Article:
— LET T ERS OF T H E W EEK—
Heroic swimmer deserves a ‘Mighty’ tribute Editor, I enjoy Len Corben’s write-ups on North Shore sports history. The Instant Replay column “Mighty Mouse” on Elaine Tanner in the Feb. 9 Outlook was particularly interesting, and I have related her story to our somewhat diminutive daughter — that she need not be discouraged by her size, but realize what can be Elaine Tanner, a.k.a accomplished. I would advocate that the Mighty Mouse District of West Van ought to rename their new aquatic centre the “Elaine Tanner Aquatic Centre.” The District of North Van has its Karen Magnussen Recreation Centre and the City of North Van has its Harry Jerome
Outdoor School Photo of the Week Until March 2, visit nvsd44. bc.ca to vote for your favourite entries in the North Vancouver School District’s “Picture This” photo contest celebrating the Outdoor School. The Outlook is pleased to be partnering with the school district to share several of our favourite photographs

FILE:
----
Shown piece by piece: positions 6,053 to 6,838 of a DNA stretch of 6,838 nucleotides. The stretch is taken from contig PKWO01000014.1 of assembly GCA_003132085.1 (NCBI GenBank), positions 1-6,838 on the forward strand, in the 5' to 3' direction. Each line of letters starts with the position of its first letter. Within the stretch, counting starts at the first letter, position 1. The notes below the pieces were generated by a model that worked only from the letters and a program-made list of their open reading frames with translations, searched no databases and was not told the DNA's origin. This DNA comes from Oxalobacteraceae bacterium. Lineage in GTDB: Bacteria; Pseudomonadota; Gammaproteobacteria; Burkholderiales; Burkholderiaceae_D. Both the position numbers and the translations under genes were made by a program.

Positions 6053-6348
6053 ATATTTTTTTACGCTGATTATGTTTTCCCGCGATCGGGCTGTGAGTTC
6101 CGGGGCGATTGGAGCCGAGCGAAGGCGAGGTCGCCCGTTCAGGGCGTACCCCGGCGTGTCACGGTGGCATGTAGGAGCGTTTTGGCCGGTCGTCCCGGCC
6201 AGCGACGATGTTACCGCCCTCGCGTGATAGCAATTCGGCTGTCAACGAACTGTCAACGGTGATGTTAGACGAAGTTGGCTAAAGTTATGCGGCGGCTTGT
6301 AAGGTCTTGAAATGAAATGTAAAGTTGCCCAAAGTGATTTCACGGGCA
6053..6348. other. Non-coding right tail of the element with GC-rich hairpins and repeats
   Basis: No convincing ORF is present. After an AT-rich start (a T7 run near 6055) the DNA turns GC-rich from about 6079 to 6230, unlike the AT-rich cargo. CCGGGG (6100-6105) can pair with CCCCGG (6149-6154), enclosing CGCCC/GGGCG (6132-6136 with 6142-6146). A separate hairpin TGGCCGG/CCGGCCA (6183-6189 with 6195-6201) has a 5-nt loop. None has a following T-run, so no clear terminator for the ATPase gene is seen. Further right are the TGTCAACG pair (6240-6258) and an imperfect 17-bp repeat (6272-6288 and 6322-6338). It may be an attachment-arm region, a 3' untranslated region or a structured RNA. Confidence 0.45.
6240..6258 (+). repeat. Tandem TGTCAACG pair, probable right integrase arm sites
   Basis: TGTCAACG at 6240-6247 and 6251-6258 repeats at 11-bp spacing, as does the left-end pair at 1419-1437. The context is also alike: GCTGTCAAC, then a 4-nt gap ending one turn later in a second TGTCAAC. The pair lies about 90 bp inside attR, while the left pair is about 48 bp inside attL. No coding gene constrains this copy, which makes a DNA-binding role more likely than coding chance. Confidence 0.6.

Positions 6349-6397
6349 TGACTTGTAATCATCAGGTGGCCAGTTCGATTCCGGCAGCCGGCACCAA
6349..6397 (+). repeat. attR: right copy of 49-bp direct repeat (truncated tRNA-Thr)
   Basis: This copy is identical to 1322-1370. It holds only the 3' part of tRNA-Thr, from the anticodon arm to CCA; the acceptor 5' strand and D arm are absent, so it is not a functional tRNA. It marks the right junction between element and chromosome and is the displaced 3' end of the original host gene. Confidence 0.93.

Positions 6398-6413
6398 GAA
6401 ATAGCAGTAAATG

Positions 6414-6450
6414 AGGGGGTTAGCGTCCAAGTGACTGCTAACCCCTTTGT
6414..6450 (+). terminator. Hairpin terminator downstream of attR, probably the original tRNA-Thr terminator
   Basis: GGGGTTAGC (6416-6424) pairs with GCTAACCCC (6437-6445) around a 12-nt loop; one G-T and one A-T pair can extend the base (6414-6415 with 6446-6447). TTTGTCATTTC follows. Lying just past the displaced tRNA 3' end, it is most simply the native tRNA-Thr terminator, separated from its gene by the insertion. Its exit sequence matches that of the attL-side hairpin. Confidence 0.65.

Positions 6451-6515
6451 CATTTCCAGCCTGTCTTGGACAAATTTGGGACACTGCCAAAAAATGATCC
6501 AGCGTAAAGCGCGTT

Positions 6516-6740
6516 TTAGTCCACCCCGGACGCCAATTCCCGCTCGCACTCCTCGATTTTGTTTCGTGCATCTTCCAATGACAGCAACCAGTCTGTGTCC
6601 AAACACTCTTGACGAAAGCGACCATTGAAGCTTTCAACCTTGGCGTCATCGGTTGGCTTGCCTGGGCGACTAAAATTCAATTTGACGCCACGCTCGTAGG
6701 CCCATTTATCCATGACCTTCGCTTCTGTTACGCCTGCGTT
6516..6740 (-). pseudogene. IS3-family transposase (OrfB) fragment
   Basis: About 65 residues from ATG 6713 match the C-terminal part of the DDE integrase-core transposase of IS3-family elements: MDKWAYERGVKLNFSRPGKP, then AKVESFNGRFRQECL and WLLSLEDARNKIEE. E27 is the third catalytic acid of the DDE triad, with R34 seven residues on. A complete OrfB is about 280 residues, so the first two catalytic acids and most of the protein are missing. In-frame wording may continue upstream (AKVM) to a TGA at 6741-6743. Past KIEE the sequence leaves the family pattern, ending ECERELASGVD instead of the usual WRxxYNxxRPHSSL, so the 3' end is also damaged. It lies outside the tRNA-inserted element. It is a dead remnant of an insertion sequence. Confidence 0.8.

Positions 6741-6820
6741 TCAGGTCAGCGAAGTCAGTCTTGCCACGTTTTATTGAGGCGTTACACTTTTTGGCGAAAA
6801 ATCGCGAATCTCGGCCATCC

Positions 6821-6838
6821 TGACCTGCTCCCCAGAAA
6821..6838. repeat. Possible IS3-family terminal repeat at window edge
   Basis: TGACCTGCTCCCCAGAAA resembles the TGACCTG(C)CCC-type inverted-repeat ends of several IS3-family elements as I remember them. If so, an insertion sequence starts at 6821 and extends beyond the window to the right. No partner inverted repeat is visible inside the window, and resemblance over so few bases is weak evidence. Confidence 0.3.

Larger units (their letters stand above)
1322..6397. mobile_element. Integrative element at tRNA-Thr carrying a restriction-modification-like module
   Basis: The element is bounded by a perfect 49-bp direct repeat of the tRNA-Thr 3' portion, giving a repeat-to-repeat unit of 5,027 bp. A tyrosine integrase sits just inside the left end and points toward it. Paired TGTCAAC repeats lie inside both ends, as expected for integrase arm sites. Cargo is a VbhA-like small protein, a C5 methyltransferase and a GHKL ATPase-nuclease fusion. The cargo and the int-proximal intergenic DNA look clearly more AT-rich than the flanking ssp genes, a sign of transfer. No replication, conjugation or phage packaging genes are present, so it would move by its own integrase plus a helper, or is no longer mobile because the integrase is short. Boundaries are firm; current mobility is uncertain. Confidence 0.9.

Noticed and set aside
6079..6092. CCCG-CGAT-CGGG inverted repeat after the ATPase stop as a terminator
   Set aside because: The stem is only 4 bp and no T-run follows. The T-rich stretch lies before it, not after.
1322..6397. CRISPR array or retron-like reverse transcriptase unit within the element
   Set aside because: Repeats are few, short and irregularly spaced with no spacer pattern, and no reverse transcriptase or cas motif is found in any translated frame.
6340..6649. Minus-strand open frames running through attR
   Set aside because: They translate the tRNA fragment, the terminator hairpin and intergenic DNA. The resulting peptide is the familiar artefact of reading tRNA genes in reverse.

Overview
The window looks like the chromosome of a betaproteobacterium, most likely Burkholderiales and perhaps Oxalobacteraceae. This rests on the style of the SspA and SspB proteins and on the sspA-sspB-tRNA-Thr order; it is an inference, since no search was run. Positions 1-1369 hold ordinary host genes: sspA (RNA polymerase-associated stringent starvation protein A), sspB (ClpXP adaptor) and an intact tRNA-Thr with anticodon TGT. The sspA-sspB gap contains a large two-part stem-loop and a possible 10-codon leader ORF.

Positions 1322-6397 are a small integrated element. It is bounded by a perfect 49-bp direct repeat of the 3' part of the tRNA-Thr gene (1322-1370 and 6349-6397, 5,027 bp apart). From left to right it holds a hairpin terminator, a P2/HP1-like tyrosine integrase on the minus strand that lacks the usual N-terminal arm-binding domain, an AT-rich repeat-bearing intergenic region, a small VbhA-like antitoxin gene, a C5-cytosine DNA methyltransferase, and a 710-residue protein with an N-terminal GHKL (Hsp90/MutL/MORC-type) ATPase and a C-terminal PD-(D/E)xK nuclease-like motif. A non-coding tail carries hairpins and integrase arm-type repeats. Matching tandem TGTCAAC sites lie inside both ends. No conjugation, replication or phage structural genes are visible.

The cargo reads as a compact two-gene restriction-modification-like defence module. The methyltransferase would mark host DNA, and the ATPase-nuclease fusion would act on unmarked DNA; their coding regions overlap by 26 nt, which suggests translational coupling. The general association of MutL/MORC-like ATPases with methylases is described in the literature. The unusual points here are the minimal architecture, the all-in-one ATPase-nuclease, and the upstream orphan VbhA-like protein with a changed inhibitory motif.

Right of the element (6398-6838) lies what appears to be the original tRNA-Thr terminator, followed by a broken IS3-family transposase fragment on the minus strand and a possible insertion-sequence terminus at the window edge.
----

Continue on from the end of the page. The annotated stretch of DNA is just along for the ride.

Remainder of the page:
from the contest over the next six weeks (see second installment below). For over 40 years, the Outdoor School has been providing environmental learning experiences to students from North Vancouver, the Lower Mainland and to visitors from around the world.
A DELICATE BALANCE - As part of Outdoor School’s hummingbird banding, this picture captures the moment when the banded bird takes flight and demonstrates gentle interaction with the natural world. The photo was taken with a Pentax SR camera with a Tamron 28-300mm telephoto lens. Colleen Elderton photo
Recreation Centre — each of which recognizes significant sports accomplishments by their respective citizens. Such a renaming by West Vancouver at the time of its centennial would recognize a great Canadian legacy established by one of its citizens. Brian Gavin, North Vancouver
NVSD responds to Balmoral school story Editor, In response to the February 16 Outlook article regarding the future of Balmoral school, the North Vancouver School District would like to provide the following clarifications. Since the Nov. 15, 2011, decision to locate the new Community Learning Program at Balmoral, considerable effort has been made to inform the community, facilitate consultation, and provide regular updates on the implementation process. In connection with this, a traffic study has been commissioned that will provide information on the